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2000 – Unbuilt Kildare – Kildare Civic Offices

Architect: Arthur Collin Architect

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The design concept is essentially a landscape idea. The scheme treats the whole site as a park. The offices divide the park into two gardens – a ‘vehicle garden’ and a pedestrian (or civic) garden. The primary focus of the scheme is the large Civic Garden facing Limerick Road. The offices are a backdrop to the Civic Garden, opening onto it. Locating the building back from the road in the centre of the site enables the retained arch, lantern and adjoining wings to be incorporated into the Civic Garden as a ‘folly’. The retained structure forms the backdrop for an outdoor stage.

A north-south covered walkway links all elements of the park – the offices with both gardens, the retained arch, and Limerick Road. The timber structure of the covered walkway mimics the massing of the demolished barracks, tying the retained structure to the new development. At Limerick Road the walkway canopy addresses the streetscape by forming a gateway similar in height to the adjacent factory. The covered walkway ameliorates the effect of the factory’s large blank façade on the Civic Garden.

The north end of the Civic Garden facing Limerick Road comprises parallel planted strips of flowers and grasses, each a different colour. The public can walk between the planted strips, which to the south opens out onto a wider lawn. Separating the lawn from the covered walkway is a water feature consisting of ponds that step down from Limerick Road to the outdoor stage. The lowest semicircular pond separates the stage from an area of tiered seating.

The distributor access road running along the site’s eastern boundary is shielded from the Civic Garden by planting and has a number of parking spaces convenient for drop-off and short stay parking for those visiting the building.

The ‘Vehicle Garden’ to the south of the site comprises parking bays interspersed with a variety of vegetation. Paths link the parking bays and heliport with the central covered walkway, ensuring that drivers reach shelter as quickly as possible after leaving their vehicles.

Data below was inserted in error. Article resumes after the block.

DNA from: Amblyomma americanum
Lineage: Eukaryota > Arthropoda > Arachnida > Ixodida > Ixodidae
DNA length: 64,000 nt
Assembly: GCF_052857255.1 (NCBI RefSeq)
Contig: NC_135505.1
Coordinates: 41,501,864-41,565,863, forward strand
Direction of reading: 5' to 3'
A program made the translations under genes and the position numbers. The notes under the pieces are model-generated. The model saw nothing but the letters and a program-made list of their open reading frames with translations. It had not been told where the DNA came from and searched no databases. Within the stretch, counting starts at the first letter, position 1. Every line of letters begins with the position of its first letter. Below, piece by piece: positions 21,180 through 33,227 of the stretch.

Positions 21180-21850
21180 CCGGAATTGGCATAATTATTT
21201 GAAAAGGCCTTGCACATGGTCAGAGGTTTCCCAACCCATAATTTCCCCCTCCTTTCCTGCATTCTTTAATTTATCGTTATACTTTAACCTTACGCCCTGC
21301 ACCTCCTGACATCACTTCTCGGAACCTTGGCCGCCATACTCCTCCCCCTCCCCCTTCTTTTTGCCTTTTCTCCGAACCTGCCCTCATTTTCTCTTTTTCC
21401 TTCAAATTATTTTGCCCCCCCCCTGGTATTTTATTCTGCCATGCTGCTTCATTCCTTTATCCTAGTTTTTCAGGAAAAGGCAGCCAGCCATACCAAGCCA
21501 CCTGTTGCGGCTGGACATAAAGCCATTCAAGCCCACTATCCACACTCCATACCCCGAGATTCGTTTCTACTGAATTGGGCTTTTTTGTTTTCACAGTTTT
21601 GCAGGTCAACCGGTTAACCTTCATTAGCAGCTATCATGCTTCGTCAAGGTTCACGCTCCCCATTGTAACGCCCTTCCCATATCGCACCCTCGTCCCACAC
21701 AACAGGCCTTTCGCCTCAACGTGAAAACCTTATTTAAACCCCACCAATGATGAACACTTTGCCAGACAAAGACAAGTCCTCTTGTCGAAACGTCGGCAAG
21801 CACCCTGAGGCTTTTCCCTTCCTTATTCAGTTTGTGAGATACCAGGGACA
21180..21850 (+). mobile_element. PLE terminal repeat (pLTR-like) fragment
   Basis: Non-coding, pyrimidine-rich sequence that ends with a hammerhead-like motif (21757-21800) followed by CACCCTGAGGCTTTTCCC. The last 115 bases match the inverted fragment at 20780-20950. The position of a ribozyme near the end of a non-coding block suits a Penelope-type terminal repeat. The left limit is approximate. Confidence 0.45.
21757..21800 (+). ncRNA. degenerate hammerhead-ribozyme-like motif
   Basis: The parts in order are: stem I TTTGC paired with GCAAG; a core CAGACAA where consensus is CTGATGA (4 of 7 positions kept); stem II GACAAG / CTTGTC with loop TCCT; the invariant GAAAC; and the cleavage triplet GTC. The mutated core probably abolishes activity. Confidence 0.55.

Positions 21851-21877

The offices are clad in continuous suspended horizontal terracotta louvres. The space between the louvres is mostly glazed with a combination of fixed and opening panels. The deep louvres provide efficient sunshading and create a subtle diffusion of daylight into the interior of the offices. Internally the louvres provide cable trunking at desktop height around the perimeter of the building. At night the alternate bands of light and dark formed by the louvres creates a distinctive landmark.

Along the north side of the offices a four-storey public atrium has a glass façade facing the Civic Garden and Limerick Road. This Public Foyer is a generous well -lit space suitable for exhibitions as well as general entrance and reception functions. Public counters and interview rooms are located in and around the atrium. On the upper levels offices open onto the atrium at each level. The atrium is the principal circulation route within the building, thereby providing a sense of activity and togetherness. The Council Chamber on the first floor is a pebble-shaped double height space elevated within the atrium and protruding over the Civic Garden. It has no windows but is skylit through a glass block roof terrace overhead. As a modern ‘folly’ the Council Chamber carries the compositional themes of the Civic Garden into the atrium and office space.

A large open staircase rises from the ground floor reception to a mezzanine foyer serving the Council Chamber Open stairs lead to the upper levels of the atrium. Lifts to all levels, fire escape stairs, and w.c. facilities are located within the central cores at the rear of the atrium.

The building provides 7,700 square metres of net floor area. The simple floor plates are flexible, allowing easy reconfiguration of the office space.

The narrow floor plate means that no workstation is more than 10 metres from external glazingand nearly all will be less than 7 metres. Narrow floors also facilitate cross-ventilation. The atrium is used for passive stack effect ventilation with hot air exhausted via glass ‘chimneys’ on the atrium roof.

The building has a simple steel structure comprising three parallel rows of columns supporting beams carrying precast concrete slab floors. Beams cantilever over the atrium space to carry the suspended glass façade and the oversailing ‘proscenium’. The glass façade is restrained with thin vertical internal timber mullions.